Advertisement

Effects of Bariatric Surgery on HDL Cholesterol

  • Idoia Genua
  • Analia Ramos
  • Francisca Caimari
  • Carmen Balagué
  • Jose Luis Sánchez-Quesada
  • Antonio Pérez
  • Inka MiñambresEmail author
Original Contributions
  • 8 Downloads

Abstract

Background

Low levels of high-density lipoprotein cholesterol (HDLc) are independent predictive factors of coronary heart disease. Bariatric surgery increases HDLc concentration, but the chronology and predictors of this improvement in HDLc levels are not well-established. The aim of the present study was to analyse the changes over time in HDLc concentrations after bariatric surgery and to determine the predictors of their increase.

Subjects and Methods

This was a retrospective, observational study. The medical records of patients who had undergone bariatric surgery at a tertiary care hospital between January 2007 and March 2015 were reviewed. Patients who underwent revisional surgery or were treated with fibrates were excluded from the analysis.

Results

A total of 185 patients were included in the study. Follow-up rates were as follows: 87% (year 2) and 28% (year 5). At postoperative month 3, HDLc levels decreased significantly versus baseline (− 11.1%; p = 0.000), at which point they began to rise, reaching their maximum level 2 years after bariatric surgery (26.2% increase from baseline; p = 0.000). The increase in HDLc concentration 2 years after surgery correlated with the preoperative HDLc level (r = − 0.292, p = 0.001), and it was greater in patients who underwent sleeve gastrectomy versus gastric bypass (0.36 ± 0.4 vs. 0.18 ± 0.4 mmol/L, respectively; p = 0.018).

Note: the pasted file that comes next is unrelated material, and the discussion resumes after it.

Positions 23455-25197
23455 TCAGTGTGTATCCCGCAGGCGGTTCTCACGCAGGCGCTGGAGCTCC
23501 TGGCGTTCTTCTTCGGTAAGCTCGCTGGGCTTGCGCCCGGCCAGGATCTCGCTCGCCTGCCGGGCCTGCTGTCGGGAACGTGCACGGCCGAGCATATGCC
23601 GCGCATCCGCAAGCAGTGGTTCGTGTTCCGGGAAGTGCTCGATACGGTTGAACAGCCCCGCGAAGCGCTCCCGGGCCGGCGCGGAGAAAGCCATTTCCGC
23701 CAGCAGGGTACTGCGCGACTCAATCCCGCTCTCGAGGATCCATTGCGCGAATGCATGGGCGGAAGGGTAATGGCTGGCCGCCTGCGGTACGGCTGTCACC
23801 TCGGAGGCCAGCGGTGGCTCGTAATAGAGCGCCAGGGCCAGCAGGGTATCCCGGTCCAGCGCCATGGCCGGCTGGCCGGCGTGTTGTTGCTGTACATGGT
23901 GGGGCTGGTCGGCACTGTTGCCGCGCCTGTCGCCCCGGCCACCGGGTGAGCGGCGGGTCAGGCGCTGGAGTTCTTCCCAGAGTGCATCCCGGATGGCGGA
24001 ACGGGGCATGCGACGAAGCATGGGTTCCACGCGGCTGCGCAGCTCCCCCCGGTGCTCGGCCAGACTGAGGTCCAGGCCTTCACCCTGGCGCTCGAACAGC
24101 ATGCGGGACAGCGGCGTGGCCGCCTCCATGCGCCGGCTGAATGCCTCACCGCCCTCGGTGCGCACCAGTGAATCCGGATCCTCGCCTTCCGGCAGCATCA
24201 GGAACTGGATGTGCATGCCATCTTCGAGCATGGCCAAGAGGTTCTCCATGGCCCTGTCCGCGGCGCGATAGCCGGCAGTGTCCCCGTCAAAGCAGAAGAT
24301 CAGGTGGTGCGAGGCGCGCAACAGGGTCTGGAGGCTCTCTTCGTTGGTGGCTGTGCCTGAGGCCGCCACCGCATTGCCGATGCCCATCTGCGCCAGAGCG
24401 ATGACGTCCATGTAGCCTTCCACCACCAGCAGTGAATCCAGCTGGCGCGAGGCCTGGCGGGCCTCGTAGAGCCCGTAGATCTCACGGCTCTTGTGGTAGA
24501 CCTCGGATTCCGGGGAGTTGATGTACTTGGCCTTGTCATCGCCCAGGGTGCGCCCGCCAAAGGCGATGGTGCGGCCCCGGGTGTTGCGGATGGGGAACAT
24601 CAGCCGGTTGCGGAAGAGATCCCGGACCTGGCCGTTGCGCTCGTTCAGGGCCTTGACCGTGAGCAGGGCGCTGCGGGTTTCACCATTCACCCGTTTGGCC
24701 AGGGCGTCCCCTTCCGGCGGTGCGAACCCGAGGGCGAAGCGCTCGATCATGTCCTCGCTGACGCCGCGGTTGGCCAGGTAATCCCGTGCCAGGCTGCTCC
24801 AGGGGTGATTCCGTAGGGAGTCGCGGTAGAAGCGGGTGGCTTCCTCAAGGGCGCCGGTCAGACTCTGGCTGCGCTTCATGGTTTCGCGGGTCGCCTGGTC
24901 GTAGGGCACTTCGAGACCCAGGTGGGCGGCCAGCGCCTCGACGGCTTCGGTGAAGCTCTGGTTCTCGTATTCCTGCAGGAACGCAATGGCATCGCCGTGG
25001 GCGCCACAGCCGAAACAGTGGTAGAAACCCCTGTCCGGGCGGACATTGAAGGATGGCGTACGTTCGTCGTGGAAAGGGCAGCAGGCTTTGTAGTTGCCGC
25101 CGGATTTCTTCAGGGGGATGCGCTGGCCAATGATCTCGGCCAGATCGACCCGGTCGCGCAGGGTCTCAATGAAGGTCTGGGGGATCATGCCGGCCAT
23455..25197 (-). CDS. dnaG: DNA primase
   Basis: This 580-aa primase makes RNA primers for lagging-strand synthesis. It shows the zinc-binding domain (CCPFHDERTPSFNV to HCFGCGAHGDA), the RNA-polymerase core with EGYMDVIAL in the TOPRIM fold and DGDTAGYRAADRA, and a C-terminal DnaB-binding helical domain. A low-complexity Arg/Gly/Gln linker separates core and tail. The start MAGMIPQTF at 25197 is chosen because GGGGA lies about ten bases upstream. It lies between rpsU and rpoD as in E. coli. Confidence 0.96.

Conclusion

Bariatric surgery has a beneficial effect on HDLc levels. The maximum increase in postoperative HDLc concentrations is observed 2 years after surgery. Preoperative HDLc and the type of surgery are both significant predictors of the maximum increase in HDLc levels.